Charleston, SC Domestic Violence Attorney

Domestic violence charges in South Carolina are one of the most difficult charges to face.  One of the many reasons for this is that the state of South Carolina has been consistently ranked in the top three (3) in the nation for domestic violence abuse.  In an effort to deal with this problem, sweeping changes were made to the old criminal domestic violence statute and the new laws created additional acts that count as domestic violence (such as preventing a person from calling 911) and harsher penalties if convicted.  See Code §16-25-20 What this means is that police and prosecutors pursue these cases vigorously.  What should you do when charged with Domestic Violence (DV) in South Carolina?  Call a Charleston criminal defense lawyer today.

Changes to Domestic Violence laws

In June 2015 the state made sweeping changes to its domestic violence laws.  These changes enacted a three tiered system where the punishment was increased.  For example, the possible jail time for the lowest level domestic violence charge,  a misdemeanor, increased from thirty (30) days to ninety (90) days.

For a full list of what’s required to convict a person of domestic violence under the new laws read this blog on What is Domestic Violence in South Carolina.

Domestic Violence Penalties

Below is the list for possible punishment for domestic violence convictions under the new statutes.

3rd Degree 2nd Degree 1st Degree High & Aggravated
Penalty: 0-90 days, and/or $1,000 – $2,500 fine. Penalty: 0-3 yrs. and/or $2,500 – $5,000 fine. Penalty: 0-10 yrs. Penalty: 0-20 yrs.
Misdemeanor Misdemeanor Felony Felony

Can a Victim Drop the Charges

This is what makes domestic violence (DV) cases so difficult and why you need a Charleston domestic violence lawyer.  Many times after an arrest the victim will state that they no longer want to pursue a case against the accused.  However, this will not result in an automatic dismissal of the charge.  Once the case has been referred to the Solicitor’s Office, a victim will most likely have to fill out a drop charges form, provided by the Solicitor, and watch a video on domestic violence.  Even after completing the drop charges form, it’s no guarantee that the charges will be dropped because the prosecutor may still proceed if they have the evidence to prove their case.  The prosecutor has subpoena power to compel the victim/witness to court and testify.  They will most likely have video evidence from body cameras or dash cam videos (possibly victim statements alleging the assault), there may be photographic evidence of injuries, hospital record documentation, or 911 calls, all of which a prosecutor can use to prove their case despite a victim not wanting to prosecute.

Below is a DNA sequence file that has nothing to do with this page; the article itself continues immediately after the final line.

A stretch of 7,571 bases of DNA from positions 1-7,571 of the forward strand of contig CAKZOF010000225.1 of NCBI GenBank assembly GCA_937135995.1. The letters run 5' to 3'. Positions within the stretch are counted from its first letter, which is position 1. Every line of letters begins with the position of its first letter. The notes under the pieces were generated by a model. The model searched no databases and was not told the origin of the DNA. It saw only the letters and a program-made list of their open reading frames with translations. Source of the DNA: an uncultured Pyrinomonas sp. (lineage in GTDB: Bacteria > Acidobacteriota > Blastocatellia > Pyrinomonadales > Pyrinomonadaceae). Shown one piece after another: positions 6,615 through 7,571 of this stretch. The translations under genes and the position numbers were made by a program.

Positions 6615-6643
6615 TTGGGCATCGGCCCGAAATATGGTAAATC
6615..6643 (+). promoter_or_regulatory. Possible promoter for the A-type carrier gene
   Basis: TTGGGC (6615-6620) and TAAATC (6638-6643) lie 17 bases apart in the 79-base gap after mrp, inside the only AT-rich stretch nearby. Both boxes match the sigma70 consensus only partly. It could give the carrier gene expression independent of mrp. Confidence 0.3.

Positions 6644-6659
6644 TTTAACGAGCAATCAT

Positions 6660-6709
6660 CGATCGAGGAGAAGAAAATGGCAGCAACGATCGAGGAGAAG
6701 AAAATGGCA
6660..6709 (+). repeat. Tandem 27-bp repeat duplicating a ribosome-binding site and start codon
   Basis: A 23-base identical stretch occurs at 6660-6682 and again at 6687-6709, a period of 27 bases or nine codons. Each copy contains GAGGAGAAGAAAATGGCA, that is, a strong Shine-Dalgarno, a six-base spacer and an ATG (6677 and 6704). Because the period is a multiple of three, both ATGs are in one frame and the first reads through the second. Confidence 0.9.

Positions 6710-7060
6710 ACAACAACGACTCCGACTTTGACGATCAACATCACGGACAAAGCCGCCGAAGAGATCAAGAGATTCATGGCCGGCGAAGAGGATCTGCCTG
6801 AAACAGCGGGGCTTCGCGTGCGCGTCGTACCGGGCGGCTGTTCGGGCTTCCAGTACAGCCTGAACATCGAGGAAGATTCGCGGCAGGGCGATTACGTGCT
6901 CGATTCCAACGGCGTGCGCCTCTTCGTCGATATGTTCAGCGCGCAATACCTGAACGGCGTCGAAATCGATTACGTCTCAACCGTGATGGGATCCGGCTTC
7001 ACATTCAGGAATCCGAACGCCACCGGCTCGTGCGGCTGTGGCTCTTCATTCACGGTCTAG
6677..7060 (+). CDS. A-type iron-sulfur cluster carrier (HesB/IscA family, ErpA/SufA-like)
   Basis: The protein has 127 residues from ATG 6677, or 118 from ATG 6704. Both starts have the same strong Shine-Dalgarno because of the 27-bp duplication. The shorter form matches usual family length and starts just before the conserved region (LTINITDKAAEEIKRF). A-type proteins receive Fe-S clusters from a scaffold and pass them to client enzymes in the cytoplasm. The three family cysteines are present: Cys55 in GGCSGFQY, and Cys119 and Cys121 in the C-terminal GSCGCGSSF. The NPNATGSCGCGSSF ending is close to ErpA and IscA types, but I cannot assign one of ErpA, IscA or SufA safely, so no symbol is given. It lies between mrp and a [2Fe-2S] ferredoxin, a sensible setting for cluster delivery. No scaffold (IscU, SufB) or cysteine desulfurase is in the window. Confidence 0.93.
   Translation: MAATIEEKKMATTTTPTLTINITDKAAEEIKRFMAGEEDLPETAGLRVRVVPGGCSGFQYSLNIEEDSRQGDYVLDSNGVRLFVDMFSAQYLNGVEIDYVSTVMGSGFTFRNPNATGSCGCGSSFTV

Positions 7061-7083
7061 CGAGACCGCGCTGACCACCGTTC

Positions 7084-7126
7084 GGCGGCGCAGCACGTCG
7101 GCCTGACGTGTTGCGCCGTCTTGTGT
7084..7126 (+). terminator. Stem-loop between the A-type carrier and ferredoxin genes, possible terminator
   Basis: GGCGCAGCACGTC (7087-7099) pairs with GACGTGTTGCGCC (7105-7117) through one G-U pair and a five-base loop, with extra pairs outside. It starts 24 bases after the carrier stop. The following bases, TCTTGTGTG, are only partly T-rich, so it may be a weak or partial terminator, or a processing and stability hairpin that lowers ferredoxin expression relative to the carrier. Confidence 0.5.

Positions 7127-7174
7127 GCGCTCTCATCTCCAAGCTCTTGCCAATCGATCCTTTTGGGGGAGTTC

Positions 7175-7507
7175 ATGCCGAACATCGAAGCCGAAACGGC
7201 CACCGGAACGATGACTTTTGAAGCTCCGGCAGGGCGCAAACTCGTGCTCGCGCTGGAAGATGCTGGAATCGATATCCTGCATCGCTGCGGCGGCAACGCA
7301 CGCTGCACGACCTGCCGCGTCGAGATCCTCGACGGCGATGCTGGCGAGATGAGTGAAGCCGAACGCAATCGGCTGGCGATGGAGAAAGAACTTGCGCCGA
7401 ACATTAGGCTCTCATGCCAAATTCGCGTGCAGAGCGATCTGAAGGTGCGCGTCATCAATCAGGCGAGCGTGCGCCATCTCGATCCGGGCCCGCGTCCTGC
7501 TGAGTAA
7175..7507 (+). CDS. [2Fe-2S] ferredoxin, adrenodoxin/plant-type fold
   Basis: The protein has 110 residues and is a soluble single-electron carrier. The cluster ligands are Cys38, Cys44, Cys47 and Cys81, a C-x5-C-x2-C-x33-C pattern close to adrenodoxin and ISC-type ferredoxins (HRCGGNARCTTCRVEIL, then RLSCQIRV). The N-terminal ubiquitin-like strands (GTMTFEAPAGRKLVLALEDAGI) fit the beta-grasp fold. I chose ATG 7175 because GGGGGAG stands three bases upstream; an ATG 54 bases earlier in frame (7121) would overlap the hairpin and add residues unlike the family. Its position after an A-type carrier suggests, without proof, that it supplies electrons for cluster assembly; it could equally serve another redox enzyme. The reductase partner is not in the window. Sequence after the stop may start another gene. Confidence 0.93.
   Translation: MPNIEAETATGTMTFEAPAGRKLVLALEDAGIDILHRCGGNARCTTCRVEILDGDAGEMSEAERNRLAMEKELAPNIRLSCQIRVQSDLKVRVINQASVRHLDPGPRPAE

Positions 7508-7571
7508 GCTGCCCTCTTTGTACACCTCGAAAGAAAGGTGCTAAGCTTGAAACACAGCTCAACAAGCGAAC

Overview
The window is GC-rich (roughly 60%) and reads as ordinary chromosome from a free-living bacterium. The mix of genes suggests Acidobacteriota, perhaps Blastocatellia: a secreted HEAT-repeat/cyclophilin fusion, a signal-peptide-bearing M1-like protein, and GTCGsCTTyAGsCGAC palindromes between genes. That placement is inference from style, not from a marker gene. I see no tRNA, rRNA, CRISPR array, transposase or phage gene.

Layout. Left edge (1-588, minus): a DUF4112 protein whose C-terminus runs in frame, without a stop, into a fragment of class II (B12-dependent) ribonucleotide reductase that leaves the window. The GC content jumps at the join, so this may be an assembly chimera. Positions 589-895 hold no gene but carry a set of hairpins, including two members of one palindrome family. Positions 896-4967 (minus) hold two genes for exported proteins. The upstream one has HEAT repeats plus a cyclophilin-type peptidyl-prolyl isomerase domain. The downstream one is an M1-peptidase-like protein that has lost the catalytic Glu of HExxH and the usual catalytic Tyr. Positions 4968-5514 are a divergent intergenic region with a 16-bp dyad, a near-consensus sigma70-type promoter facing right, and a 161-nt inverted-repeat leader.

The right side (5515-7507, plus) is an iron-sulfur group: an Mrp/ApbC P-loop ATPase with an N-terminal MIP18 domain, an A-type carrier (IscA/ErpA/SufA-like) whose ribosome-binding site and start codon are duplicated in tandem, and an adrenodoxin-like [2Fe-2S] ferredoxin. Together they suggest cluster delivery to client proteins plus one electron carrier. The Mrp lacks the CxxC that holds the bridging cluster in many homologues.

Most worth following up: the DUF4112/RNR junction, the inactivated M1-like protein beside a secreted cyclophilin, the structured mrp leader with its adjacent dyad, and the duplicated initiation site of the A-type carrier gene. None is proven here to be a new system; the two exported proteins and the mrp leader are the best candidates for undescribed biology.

What is a “No Drop” Policy

The “no drop” policy means that police and prosecutors simply won’t dismiss a case because an alleged victim wants them too or files a drop charges form.  What’s important to your case is that this does not mean that your case will never be dismissed or resolved in a manner where you will not end up with a conviction.  The policy means that police and prosecutors alike take these cases seriously and will prosecute and seek out a conviction if possible.  Don’t go it alone, contact a Charleston domestic violence lawyer to defend you.

No Contact Bond Restrictions

Often when a person is given a bond on a domestic violence case the accused is placed on a no-contact order by the judge, which means that if you live with the victim, you will not be allowed to return home once you are released from jail.  Sometimes this can be modified by a court order but not always.  So, if you are placed on a no-contact condition of bond do not violate the terms or you will face certain jail time again and possibly additional charges.

Domestic Violence Gun Ban

If you have been convicted of domestic violence (DV), even if it is domestic violence 3rd degree misdemeanor offense, you are prohibited under federal law from possessing a gun. This means there are no special exceptions for hunters or any other recreational users. What many people don’t realize is that although the state law may not prohibit the possession of a gun, federal law certainly does, and it is applied in all states of the U.S. so you cannot legally hunt in any part of the country, not just South Carolina, that’s why you need to consult a Charleston domestic violence lawyer to get help in your case.

Charleston Domestic Violence Attorney

Call me today at (843) 530-7813 or e-mail me with any questions or concerns regarding your Charleston domestic violence arrest, you will speak directly to an experienced Charleston criminal defense lawyer about your case. The consultation is free and all discussions are confidential.

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